Missed Connections

Friday, June 19, 2009

Transcript

The Obama Administration has allocated billions to expand broadband service to underserved areas, but the first step is spending millions of dollars to find those areas. And how that mapping is done will greatly affect whether the digital divide will be bridged. Mark McElroy is the Senior Vice President of Communications for Connected Nation, the nation’s largest broadband service mapping company. Art Brodsky is the communications director for Public Knowledge, a leading critic of Connected Nation’s mapping methodology.

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Comments [7]

Chris Gray from New Haven, CT

Mr. Bergdall and Ms. Siefer must not be fans of "Wait, Wait, Don't Tell Me". As Albert rightly points out, McElroy's claims were laughable, which is exactly how Ms. Gladstone reacted and why these two, essentally complained. The guy wasn't worth calling out on the spot, elswise programs like "Wait..." wouldn't be possible.

Jun. 25 2009 01:56 AM
Albert from Washington, DC

I was disappointed by Ms. Gladstone’s response to the outlandish claims made by Mark McElroy of Connected Nation that only a private firm would be able to maintain the secrecy of sensitive information collected in a broadband census. Are we honestly expected to believe that the United States government is incapable of gathering this information without revealing sensitive data about where public utility offices are located? While I do give Brook and OTM credit for allowing a rather forceful rebuttal of this claim by Art Brodsky, Connected Nation’s argument was so illogical, unbelievable, incomprehensible that it should have been called out on the spot.
What possible reason does Mr. McElroy have for believing that a government tasked with maintaining millions of pieces of classified data – unnecessarily in some cases – is incapable of keeping this information secret. And what possible reason do we have to believe that Connected Nation has the security necessary to prevent 3rd party access to their databases of proprietary information. It is not unusual to hear half-truths and obfuscations in interviews, but it is surreal to hear one that is so blatant.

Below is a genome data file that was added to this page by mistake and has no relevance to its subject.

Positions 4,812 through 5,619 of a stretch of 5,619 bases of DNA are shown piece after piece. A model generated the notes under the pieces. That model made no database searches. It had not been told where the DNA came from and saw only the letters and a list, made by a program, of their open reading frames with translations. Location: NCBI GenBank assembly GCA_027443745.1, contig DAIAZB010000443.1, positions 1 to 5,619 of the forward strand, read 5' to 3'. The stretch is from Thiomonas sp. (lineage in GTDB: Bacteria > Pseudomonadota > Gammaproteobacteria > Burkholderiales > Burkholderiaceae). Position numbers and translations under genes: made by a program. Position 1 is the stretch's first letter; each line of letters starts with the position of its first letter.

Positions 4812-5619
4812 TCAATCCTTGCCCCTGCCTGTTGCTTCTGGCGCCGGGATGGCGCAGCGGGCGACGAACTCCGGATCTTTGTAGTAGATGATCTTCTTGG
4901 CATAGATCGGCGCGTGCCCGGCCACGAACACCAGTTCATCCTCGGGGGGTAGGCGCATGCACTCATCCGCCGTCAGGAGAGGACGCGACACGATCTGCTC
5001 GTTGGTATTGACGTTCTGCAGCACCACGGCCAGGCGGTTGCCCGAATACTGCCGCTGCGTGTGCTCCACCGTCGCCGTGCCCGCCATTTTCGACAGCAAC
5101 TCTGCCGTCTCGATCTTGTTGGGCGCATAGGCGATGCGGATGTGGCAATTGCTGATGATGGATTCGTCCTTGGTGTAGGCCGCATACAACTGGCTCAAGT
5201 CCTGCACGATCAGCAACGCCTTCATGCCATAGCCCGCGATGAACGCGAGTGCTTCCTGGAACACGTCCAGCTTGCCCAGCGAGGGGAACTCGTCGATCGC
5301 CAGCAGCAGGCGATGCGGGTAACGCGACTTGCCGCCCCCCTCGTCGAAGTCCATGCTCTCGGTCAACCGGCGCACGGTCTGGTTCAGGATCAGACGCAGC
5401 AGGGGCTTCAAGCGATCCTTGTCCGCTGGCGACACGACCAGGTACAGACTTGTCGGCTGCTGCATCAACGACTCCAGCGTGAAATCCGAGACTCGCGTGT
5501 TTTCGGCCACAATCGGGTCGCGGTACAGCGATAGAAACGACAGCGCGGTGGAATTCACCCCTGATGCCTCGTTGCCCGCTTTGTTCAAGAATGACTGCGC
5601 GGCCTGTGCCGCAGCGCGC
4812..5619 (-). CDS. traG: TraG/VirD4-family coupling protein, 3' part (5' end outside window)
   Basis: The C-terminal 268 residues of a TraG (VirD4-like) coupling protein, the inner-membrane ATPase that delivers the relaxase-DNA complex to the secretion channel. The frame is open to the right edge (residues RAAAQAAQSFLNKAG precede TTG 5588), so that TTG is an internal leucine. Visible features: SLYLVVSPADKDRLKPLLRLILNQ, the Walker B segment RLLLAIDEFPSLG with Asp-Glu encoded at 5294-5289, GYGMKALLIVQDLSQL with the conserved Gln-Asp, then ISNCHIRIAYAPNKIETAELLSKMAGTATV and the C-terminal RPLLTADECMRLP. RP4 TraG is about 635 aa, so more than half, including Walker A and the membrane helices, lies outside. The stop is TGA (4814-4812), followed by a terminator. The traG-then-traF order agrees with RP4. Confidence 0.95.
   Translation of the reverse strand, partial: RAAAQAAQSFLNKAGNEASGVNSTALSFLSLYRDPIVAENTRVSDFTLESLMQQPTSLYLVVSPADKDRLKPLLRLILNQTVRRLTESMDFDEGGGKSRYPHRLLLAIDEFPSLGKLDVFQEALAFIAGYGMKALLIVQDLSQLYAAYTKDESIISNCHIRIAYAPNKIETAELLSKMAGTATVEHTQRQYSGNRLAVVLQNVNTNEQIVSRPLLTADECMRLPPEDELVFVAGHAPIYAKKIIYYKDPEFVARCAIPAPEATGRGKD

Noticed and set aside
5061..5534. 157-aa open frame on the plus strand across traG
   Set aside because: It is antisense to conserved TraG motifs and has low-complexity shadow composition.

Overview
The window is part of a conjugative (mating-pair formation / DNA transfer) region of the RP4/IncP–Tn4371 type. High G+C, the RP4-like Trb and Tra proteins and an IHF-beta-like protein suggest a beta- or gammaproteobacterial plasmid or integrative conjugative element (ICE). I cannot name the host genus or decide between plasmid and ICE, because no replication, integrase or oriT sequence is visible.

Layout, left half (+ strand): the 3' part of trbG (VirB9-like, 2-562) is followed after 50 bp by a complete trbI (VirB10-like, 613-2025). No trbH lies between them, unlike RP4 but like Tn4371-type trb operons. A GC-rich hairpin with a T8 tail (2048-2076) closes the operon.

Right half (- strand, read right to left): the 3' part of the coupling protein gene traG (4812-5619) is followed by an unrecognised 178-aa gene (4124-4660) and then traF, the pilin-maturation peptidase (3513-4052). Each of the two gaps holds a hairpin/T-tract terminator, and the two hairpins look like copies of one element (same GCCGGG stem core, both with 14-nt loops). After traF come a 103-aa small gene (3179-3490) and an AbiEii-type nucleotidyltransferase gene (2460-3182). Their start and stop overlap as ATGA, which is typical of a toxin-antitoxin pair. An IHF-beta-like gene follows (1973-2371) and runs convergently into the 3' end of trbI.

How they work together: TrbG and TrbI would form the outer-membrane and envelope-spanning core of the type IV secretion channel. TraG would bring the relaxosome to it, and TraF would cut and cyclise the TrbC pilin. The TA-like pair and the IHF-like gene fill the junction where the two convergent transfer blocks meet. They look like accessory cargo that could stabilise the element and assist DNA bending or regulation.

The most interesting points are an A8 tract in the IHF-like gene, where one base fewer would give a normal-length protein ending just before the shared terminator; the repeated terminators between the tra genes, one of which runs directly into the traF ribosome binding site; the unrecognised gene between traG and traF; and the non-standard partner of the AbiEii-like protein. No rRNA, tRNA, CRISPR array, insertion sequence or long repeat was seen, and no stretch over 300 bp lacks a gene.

Jun. 24 2009 11:28 PM
Angela Siefer from Columbus, Ohio

I am far from being an advocate for Connected Nation but I must say this piece did not help to clear up the issue of Connected Nation's mapping. The interviewer had clearly already chosen sides. Contentious issues are best served by third party moderators helping the public understand the complexities.

Jun. 22 2009 05:07 PM
Sean McLaughlin from Eureka, California

How can publicly funded information be made available as transparently as possible?

Is there some way to "crowd source" the information, test and stay current by having users share real data from the ground up?

Jun. 21 2009 11:52 PM
Dick from Austin, TX

Seems that a straightforward performance quality standard would be part of the contract for service providers. However, determination of serviceability might be less obvious. Therefore, it seems ongoing quality evaluation is needed to fill the "holes" in service. Gaps that appear over time would be part of the ongoing refinement of service. This approach has been used for public utility service for decades with electric service, utility service, mail delivery, rural fire departments, etc.

Jun. 21 2009 06:16 PM
Robert from NYC

Really, did you expect different replies from this thief!!

Jun. 21 2009 10:26 AM
Tom Bergdall from Kasane, Botswana

Opening laughing at the company representative and then giving the self-appointed public "advocate" the uncontested last word are not the way to convince me that I've heard anything close to the truth. I'm a long time fan of OTM but this story, unfortunately, is amongst the worst.

Jun. 21 2009 01:56 AM

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